When we think about holidays, we think about spending time with family and the delicious food that will be prepared to celebrate these special moments. But let’s face it, keeping control of being surrounded by cupcakes and French fries can be very frustrating, and if we’re not careful, we can continue to overeat even after the holidays. A high carbohydrate diet can cause us to increase blood sugar levels or cause us to gain weight rapidly.
Eating healthy during the holidays does not mean sitting in another room eating carrots while family and friends have fun. There are no prohibited foods for people with diabetes. You can enjoy some sweets during the holidays while maintaining a healthy eating plan. If you follow these simple steps, you can eat your favorite food without abandoning your healthy habits:
Use the plate method to portion meals:
As you build food plates during the holiday season, imagine that they are divided into three sections. Follow this design:
- ¼ Lean protein dish: turkey and skinless chicken, lean beef, fish, beans, lentils.
- ¼ Plate for carbohydrates: grains, pasta, potatoes, bread.
- ½ Green vegetable dish: non-starchy vegetables such as spinach, broccoli, green beans, asparagus.
Check your blood sugar levels frequently:
If you are using insulin or other medications that help lower your blood sugar levels, check your sugar levels more frequently than usual, especially before driving or when you are going to adjust your insulin dosage.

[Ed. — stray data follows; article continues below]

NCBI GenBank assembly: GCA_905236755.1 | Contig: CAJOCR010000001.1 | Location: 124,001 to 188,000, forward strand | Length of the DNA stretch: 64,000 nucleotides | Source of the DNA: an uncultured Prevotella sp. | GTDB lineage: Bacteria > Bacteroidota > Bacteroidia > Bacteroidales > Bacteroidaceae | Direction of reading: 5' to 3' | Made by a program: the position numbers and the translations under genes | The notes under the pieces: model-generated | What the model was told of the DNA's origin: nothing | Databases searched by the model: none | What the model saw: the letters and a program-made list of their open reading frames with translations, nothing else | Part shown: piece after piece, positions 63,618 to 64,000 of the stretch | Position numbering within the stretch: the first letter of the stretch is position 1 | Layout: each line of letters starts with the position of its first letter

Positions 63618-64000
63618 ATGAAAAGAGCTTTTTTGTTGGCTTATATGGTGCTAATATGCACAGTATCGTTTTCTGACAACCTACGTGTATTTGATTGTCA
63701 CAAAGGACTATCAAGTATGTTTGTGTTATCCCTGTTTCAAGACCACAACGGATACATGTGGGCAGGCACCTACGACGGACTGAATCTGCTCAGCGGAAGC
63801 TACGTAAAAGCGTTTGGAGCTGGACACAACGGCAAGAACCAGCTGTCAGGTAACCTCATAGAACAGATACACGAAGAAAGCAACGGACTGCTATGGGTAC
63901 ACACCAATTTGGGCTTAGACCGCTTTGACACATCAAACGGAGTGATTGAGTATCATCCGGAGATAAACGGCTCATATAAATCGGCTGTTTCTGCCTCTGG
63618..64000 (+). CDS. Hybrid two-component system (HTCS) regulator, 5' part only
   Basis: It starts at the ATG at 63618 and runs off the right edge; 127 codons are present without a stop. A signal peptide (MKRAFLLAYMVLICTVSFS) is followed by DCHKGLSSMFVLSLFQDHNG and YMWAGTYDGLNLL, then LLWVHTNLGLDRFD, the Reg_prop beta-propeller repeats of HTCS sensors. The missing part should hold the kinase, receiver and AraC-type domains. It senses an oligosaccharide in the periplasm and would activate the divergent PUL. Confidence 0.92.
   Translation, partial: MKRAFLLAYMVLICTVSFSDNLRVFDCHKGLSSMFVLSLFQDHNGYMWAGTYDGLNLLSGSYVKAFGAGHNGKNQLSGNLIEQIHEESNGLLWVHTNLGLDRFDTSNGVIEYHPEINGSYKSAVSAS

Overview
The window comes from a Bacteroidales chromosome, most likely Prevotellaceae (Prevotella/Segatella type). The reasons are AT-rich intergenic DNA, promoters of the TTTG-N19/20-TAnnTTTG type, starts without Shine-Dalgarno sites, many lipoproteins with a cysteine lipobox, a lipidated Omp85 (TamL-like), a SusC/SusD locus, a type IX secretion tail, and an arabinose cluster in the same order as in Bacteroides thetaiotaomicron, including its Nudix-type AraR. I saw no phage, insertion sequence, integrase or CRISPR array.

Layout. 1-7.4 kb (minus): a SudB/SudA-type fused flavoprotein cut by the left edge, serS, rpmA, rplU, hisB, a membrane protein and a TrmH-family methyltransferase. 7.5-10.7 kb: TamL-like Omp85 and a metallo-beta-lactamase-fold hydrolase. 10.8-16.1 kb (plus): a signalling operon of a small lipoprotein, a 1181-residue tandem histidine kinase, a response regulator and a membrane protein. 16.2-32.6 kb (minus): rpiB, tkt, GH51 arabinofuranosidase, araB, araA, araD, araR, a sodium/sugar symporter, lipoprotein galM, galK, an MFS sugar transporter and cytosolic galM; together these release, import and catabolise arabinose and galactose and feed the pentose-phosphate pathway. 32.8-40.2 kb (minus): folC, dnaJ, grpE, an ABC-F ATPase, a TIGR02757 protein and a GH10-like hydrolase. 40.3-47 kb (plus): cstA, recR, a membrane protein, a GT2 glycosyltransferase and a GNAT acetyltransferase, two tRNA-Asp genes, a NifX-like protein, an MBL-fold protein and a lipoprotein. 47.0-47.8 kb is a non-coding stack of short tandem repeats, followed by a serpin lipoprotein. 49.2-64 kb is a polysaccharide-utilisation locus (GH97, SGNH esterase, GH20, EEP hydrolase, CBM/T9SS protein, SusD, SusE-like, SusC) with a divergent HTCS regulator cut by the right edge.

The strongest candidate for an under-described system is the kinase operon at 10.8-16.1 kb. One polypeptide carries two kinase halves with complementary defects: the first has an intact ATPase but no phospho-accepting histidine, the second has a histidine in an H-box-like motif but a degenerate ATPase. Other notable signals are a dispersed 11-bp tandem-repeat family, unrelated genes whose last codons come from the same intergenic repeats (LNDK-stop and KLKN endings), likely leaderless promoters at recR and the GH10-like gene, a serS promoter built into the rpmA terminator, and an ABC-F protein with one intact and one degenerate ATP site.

Budget your sweets and treats:
Try to avoid eating more sweets and treats additional to your carbohydrate budget. But if you went overboard at party food, take the tennis shoes out of the closet and go for a walk. Exercise can compensate for some of those extra carbohydrates and calories.
Prepare a healthy dish to bring to the party or family meeting:
You can prepare healthy low-fat or sugar dishes. Your best option is to start using fruits to sweeten meals. By adding fruit to as ingredients, you completely avoid added sugars and sugar alcohols and get the added benefit of dietary fiber, which is better for blood glucose control.
Limit your alcohol intake:
Drinking alcohol can affect your sugar levels, especially if you have not eaten anything for hours. The calorie and sugar content in alcoholic beverages may vary so it is important to find the nutritional information about your favorite beverages. For people with diabetes, the recommended alcohol allowance for women is no more than one drink per day and for men, no more than two per day (one drink is equivalent to 4 ounces of wine or 12 ounces of beer or 1 ounce of distilled beverage).
Finally, planning meals and drinks for the holidays can help ensure that sugar levels remain controlled. Stay focused on enjoying the fun time spent with family and friends, and the special meaning of those traditions and celebrations.